If you’re a parent and you have regular, curious kids, the time will eventually come when they’ll ask you if they can have a pet. There’s something about animals that intrigues them. Perhaps it's the fact that there are these four-legged furry beings who have consciousness but seem to be altogether different from them. Or maybe it’s because they’re so darn cute.
Whatever the reason, the knee jerk reaction is to say “no.” You like the idea of having an animal roaming around the house. But you don’t like the thought of clearing up the mess, taking it for walks, and spending money on vet bills.
The upsides of having a pet, though, are more considerable than you think. They’re not just companions. They’re developmental aids. Research suggests that animals have a massively positive impact on your children. Here’s how:
Less Risk Of Allergies
Today’s kids are at high risk of allergies. Why that is the case isn’t entirely clear. But those who live with pets have a lower risk, suggesting that it has a lot to do with the environment.
One theory is that animals, like dogs, inoculate children from an early age from substances that could harm them later on. Pets roll around the mud, splash through water and generally merge with the environment in a way that people just don’t. Then when they return to the home, they expose kids to all the compounds on their bodies, helping their immune systems adjust. It sounds gross - and a little dangerous. But that could very well be the mechanism that explains why kids surrounded by pets don’t develop allergies to the same extent.
Improved Muscular Control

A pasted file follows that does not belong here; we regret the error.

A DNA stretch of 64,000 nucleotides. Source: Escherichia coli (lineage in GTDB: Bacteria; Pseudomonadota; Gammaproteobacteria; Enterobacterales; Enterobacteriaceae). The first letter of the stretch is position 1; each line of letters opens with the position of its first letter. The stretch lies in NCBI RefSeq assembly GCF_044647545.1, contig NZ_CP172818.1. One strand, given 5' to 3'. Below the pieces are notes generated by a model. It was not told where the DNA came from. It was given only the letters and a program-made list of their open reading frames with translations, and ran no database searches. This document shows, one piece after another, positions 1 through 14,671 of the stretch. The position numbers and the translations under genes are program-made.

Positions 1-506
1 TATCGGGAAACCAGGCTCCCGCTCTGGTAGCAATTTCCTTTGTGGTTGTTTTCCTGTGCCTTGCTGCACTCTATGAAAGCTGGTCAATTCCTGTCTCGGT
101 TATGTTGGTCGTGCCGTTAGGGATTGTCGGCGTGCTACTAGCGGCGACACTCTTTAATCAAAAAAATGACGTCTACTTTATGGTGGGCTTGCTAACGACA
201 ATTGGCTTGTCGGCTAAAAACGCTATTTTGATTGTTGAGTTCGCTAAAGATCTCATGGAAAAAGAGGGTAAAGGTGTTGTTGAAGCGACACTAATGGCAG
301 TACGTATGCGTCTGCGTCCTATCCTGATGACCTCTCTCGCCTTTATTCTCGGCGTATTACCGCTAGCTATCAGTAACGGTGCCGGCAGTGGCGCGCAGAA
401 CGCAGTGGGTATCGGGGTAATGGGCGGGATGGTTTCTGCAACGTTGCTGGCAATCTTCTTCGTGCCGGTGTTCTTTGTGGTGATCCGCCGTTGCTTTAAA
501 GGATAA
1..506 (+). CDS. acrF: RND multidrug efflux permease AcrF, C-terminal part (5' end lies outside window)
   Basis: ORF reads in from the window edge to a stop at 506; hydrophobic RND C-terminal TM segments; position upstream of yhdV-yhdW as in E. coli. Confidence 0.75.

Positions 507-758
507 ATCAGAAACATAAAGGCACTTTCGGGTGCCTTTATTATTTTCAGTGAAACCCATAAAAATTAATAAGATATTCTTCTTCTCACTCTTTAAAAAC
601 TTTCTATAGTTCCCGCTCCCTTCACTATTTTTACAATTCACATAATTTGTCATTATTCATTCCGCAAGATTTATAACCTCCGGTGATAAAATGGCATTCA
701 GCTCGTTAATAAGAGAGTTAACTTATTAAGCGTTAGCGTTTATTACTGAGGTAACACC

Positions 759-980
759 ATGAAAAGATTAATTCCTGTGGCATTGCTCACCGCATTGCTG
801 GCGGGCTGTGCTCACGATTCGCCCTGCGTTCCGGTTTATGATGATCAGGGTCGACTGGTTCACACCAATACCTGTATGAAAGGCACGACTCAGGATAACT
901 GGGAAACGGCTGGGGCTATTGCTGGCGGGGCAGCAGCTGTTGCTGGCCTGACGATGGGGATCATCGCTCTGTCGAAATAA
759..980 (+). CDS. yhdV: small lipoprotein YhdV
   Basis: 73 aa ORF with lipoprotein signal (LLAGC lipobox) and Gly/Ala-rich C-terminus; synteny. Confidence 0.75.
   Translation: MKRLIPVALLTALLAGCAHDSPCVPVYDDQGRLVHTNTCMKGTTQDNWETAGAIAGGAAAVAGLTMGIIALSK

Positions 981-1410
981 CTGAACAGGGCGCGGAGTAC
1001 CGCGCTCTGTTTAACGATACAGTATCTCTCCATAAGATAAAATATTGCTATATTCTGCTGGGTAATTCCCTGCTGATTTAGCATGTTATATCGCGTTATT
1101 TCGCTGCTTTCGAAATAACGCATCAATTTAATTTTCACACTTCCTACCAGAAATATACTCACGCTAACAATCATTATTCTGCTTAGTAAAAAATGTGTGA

Children must experience a bit of rough and tumble while growing up. It helps them develop critical motor skills. A lot of kids, though, don’t get the opportunity, especially if they don’t have siblings. Screen time eats into playtime - and that means that less physical activity.
Pets, however, interrupt that pattern. They’re so lively and energetic; kids can't live in isolation. Some of their energy rubs off naturally on them, encouraging them to get outside and play.
It Lowers Loneliness And Anxiety
Researchers believe that biology hardwires humans to require physical interaction. Touching each other is a part of our nature.
Kids, though, can sometimes wind up living in a bit of bubble. In a safeguarding-obsessed world, we’ve forgotten the simple joy of physical interaction.
Having a pet, therefore, is a good surrogate. Kids can cuddle them all day long and get the same natural happy hormone release as with a person. This response lowers feelings of loneliness and anxiety, making for a better life.
Nurturing A Pet Allows Parent Play
If you’ve spent any time nurturing your kids, you’ll have noticed that they love “parent play.” They perform the roles of mom and dad, almost as if they are practicing for the future.
Parent play is a critical stage in child development. It indicates that your kid is developing skills of empathy and looking for ways to express them.
Pets are the perfect prop for parent play. As young children, they are wholly dependent on their caregivers. They don’t have the cognitive capacity to make rational decisions themselves. They’re liable to run out into the road and put themselves in danger.
Applying parenting skills to dogs teaches critical emotional skills. It gives kids a sense that they’re not the only relatively helpless people around. It gives them a chance to look after someone less capable than themselves. It teaches responsibility.
Fewer Visits To The Doctor